In Defending Lead-Containing Toy Lawsuits, Ryan L. Nilson and Michael R. Carey explore ways to challenge plaintiffs’ lead poisoning expert witnesses in lead toy exposure litigation. They write:
An injured child epitomizes the sympathetic plaintiff. Not surprisingly, therefore, children injured by toys containing lead have captured the attention of the plaintiff’s bar. Proving – or disproving – exposure, causation, and damages in lead poisoning cases, however, is not child’s play…
Lead is everywhere in our environment. Its most prevalent source is leaded-fuel exhaust that, for decades, has accumulated in the soil and entered our bodies as dust. Exposure also occurs in residential homes when lead paint peels and flakes off walls and children ingest the chips or when drrinking water becomes contaminated by lead piping and solder used in home plumbing.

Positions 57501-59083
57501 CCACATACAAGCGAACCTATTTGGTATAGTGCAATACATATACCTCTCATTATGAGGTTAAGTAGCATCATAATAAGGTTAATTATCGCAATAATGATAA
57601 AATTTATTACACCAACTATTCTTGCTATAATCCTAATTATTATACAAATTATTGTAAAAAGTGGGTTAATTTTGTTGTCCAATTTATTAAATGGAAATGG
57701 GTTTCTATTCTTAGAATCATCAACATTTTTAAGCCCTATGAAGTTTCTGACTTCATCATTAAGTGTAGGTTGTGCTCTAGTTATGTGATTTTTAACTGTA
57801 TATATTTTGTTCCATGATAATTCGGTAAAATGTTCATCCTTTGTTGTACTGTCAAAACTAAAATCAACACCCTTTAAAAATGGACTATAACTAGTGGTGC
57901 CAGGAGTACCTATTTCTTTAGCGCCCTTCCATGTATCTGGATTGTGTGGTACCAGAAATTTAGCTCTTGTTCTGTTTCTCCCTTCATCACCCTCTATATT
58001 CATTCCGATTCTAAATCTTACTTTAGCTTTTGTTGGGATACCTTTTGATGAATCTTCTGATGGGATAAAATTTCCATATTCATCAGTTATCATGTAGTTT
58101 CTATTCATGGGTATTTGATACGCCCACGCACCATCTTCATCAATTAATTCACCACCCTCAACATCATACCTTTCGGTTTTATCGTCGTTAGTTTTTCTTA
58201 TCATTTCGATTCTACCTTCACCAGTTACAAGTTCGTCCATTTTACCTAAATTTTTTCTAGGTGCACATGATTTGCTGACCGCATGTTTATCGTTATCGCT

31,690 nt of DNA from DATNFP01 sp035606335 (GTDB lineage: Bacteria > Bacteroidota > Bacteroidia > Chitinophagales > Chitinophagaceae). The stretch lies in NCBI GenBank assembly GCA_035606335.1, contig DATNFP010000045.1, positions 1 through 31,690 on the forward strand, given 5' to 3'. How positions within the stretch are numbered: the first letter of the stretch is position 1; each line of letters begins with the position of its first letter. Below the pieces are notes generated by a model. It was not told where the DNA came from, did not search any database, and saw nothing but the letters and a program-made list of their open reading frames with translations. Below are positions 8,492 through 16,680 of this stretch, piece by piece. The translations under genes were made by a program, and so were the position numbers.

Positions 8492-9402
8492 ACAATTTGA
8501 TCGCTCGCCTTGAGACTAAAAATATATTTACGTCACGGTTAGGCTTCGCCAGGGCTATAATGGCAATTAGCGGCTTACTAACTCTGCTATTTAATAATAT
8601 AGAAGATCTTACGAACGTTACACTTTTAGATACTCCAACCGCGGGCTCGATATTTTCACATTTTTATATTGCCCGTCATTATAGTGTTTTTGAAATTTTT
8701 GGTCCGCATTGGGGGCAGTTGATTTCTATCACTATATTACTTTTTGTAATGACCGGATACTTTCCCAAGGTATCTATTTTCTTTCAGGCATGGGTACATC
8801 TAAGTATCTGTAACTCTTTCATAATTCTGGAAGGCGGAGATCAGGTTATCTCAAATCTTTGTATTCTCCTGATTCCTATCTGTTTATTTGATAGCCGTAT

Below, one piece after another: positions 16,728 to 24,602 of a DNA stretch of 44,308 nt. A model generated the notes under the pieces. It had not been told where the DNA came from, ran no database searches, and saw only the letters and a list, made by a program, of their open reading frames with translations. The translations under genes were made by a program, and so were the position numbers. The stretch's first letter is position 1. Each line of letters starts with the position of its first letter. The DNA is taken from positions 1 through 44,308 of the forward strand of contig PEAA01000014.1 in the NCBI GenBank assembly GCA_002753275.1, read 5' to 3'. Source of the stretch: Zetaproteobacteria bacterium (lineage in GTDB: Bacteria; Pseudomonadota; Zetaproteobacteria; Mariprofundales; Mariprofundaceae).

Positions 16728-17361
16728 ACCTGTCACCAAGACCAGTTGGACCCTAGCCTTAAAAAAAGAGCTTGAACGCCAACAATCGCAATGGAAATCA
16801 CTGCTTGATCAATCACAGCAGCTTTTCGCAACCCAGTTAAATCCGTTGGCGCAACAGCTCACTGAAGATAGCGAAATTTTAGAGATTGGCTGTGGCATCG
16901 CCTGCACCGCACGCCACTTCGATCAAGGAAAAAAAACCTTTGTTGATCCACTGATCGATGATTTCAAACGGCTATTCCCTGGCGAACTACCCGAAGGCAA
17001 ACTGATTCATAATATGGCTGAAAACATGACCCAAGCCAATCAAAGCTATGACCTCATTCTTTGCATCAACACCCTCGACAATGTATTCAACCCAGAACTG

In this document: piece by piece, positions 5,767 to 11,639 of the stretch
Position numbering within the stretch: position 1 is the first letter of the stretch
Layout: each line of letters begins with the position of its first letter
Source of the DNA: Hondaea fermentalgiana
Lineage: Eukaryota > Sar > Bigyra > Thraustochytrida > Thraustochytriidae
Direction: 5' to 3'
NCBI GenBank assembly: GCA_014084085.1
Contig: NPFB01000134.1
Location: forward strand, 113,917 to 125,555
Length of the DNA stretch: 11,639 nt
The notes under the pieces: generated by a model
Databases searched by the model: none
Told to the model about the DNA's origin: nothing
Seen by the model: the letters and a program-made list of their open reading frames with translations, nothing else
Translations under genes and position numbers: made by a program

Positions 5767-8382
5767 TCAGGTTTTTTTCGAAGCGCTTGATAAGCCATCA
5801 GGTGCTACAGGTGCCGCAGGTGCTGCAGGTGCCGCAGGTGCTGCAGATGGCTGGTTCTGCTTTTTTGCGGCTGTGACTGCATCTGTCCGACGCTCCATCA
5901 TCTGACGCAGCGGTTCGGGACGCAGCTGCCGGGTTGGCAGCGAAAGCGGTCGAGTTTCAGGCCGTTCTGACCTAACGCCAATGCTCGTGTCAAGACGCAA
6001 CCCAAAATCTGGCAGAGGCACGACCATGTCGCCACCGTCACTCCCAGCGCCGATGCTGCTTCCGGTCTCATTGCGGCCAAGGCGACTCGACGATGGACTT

Because lead is so prevalent in the environment, nearly everyone has a meassureable blood-lead level (BLL)….For centuries, lead exposure has been associated with negative health effects, including irreversible neurological damage, renal disease, cardiovascular effects, and reproductive toxicity.
More to follow including, Evidence of Exposures is Not Proof of Causation
Excerpted from Defending Lead-Containing Toy Lawsuits Ryan L. Nilson and Michael R. Carey, For the Defense, February 2008.